Getting a loan to start up, fund or expand a business is always a challenge for most entrepreneurs, especially in Nigeria where loan facilities are a handful to acquire. A loan is a debt provided by an entity (organization or individual) to another entity at an interest rate and needs a promissory note which bears the principal amount of money borrowed, the interest rate and date of repayment as evidence of commitment.
The whole process of loaning requires lots of trust and if you have not built that over time, it might be very difficult securing a loan, from both an individual or a company. As a borrower, when you receive an amount of money, called the principal, from the lender, you are obligated to pay back an equal amount of money to the lender at an agreed time. Anything beyond that time runs down your credibility, and that’s the problem most people have – paying back a loan at the set time.
Your attitude towards money management will affect your eligibility to get a loan as well as your ability to pay back. Nobody wants to have his money tied down by a debtor, so how do you build a good standing and ensure that you’re never denied from taking out a loan to buy a car, a property or even establish a business?
1. Check Your Credit Score Often
A credit score is a numerical expression based on a level analysis of a person’s credit files, to represent the creditworthiness of the person. Lenders usually use credit scores to evaluate the potential risk posed by lending money to consumers and to mitigate losses due to bad debt. So if you’re planning a large purchase that will depend on your ability to receive a loan, you should keep up-to-date with your credit score on a monthly basis.
Note every single dime that comes in through your hand/account in a document (most preferably in excel sheet). This will come in handy as part of the documents a lender would ask of you, to see how good you are at managing money. While it’s a good idea to keep track of your credit score, focus less on your actual score, and more on improving it as best you can.
2. Keep Credit Balances Low
A lot of people fall into the trap of overspending using their credit cards simply because they can. In Nigeria, credit cards are not rampant yet, but still, people tend to spend their salaries even before they receive it, thereby using all the money to pay debts when it finally comes in. This sort of irresponsible behaviour can lead to missed payments, increased interest rates, and decreased credit scores.
On the other hand, using your credit cards only for expenses that will immediately be paid off will show creditors that you are responsible with borrowed money, and they’ll be more likely to offer a loan in the exact amount you’ve asked for. A good rule is to keep your balances under 30% of your maximum; this shows lenders you have restraint, and will also give you small room in case an emergency arises.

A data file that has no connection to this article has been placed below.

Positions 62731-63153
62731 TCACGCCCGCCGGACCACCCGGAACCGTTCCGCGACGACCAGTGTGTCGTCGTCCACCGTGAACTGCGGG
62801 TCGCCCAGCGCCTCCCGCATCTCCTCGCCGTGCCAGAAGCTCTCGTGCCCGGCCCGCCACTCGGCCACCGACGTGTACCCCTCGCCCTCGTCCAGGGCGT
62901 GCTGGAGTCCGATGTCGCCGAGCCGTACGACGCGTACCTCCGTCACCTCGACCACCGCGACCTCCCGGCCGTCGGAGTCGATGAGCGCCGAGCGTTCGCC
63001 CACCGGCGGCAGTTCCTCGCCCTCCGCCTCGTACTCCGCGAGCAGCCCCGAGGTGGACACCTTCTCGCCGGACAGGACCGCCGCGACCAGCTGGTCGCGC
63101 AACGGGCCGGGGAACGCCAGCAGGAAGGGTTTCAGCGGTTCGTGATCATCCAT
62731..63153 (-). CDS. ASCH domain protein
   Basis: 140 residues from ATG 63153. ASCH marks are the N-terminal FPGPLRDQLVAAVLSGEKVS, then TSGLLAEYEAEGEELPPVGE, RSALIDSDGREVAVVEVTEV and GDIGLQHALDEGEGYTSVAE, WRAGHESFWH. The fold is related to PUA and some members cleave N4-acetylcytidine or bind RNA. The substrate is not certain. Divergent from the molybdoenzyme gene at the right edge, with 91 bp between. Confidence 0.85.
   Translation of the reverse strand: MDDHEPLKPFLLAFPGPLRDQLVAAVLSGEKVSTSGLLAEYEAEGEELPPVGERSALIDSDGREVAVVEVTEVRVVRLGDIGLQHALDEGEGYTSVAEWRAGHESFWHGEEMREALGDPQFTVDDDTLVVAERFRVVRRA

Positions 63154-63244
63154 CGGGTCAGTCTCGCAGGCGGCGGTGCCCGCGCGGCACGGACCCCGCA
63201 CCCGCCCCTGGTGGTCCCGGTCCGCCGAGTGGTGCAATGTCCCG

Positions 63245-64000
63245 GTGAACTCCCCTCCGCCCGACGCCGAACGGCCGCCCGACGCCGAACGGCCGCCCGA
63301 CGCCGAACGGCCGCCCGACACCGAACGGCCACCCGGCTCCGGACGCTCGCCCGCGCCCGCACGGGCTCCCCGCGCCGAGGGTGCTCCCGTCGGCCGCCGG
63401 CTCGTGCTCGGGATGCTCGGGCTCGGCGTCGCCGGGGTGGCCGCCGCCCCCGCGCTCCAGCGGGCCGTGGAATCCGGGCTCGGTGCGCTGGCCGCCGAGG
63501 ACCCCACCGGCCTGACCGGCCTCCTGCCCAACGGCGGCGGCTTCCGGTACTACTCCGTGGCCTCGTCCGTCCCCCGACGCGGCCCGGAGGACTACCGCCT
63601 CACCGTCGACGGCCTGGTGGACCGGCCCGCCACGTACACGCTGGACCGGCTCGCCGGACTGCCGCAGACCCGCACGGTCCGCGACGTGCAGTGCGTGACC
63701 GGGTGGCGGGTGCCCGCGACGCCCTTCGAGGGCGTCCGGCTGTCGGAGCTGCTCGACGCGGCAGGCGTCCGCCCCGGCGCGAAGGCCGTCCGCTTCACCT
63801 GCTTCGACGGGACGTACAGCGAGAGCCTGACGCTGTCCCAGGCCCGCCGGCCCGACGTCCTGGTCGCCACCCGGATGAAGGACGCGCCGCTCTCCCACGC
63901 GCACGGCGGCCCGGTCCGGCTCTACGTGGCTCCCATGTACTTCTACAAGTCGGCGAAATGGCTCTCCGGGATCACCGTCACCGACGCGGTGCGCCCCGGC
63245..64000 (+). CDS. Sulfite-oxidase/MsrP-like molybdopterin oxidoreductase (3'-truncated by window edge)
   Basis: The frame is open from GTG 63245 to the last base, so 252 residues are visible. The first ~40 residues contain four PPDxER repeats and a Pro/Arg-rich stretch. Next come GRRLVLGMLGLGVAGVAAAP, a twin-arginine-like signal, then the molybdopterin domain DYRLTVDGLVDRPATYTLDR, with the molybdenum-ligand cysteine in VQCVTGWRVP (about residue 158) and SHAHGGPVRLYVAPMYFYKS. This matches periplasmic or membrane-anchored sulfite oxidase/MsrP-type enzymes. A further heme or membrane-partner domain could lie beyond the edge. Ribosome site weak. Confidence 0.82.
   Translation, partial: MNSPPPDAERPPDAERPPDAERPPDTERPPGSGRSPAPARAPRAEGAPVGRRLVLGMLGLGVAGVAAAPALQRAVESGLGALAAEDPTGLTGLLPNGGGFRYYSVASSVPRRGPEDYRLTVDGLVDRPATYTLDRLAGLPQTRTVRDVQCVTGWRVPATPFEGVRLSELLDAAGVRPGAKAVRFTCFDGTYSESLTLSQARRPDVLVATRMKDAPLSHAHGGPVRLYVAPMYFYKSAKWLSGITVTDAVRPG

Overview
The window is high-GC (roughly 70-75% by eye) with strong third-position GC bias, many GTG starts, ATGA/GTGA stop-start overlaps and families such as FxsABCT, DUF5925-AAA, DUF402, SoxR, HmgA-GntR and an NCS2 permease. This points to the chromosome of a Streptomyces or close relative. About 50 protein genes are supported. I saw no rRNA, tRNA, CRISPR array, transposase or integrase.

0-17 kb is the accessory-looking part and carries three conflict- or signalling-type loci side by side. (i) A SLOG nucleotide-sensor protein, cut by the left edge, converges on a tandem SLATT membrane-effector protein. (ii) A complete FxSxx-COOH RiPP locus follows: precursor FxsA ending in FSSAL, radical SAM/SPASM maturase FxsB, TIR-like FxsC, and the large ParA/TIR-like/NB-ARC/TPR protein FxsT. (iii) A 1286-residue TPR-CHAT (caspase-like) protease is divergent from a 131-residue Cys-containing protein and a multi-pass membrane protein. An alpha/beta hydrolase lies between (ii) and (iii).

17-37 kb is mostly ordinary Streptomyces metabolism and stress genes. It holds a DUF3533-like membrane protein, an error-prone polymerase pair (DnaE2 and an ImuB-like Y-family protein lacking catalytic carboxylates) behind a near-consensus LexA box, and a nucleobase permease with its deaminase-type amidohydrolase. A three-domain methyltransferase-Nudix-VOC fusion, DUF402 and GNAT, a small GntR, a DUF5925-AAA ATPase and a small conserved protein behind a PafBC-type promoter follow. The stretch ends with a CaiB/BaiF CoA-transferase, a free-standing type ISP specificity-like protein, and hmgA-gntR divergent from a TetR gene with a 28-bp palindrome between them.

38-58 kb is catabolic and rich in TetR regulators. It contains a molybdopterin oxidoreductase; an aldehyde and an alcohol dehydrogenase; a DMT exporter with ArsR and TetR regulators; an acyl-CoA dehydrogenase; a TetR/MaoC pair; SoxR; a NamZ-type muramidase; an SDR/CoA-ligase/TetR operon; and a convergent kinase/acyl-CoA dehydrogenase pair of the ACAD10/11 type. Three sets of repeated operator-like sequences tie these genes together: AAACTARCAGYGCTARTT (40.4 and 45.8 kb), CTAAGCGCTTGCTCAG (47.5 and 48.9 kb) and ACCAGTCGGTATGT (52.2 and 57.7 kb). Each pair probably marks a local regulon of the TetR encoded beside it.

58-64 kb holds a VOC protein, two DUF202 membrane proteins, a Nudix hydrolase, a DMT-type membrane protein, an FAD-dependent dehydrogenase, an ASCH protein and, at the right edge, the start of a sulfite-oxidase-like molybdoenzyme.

3. Pay Your Balances on Time
Piling up your bills will intimately result in a low credit score. Well, it doesn’t matter if you’re a day late, or 29 days late: if you’re late with a payment, it’ll immediately reflect badly on your credibility. If you’re not sure you’ll be able to pay off your debt, don’t bother getting the loan.
4. Take Care of Small Debts
Credits and loans should only be used to make purchases that you’ll be able to pay off in the near future. You should never use a credit card simply because you don’t feel like “actually” paying money out of your pocket at that very moment. Lenders might ask a person or two whose done business with you in the past about your attitude towards debt, and if you haven’t been faithful in little debts it would obviously ruin your chances of getting a huge loan.
5. Flaunt Your Good Standing
It’s possible to request that certain loans be removed from your credit history once they are paid off. However, doing so will usually end up doing more harm than good to your ability to receive a loan. It’s OK to tell your bank/lender how you paid off a car loan in full in the past. How you made the monthly interest payments on time and even paid it off quicker than you had planned. It’s good you let them know how credible you are with paying back loans because that is a good way to assure them that they won’t be losing anything by lending to you.
6. Show Evidence That You Can Multiply Money
If you have never handled a hundred thousand naira, how can you convince a bank to give you one million naira? They need to know you can manage, multiply and refund their money with the appropriate interest within a time frame. So while you’re waiting for the loan to be approved, start off something with the little money you have saved, so that when your lenders ask for past evidence of successes with money management, you can boast of your already working business.
Finally, when getting a loan, always forecast on how and when you will pay back the money. Also, include a plan B payment scheme just in case the borrowed money sinks into the business and fails to yield as much profit as expected. Investors, do not take failure as an excuse to pardon a debt. Business is business and not an emotional test run.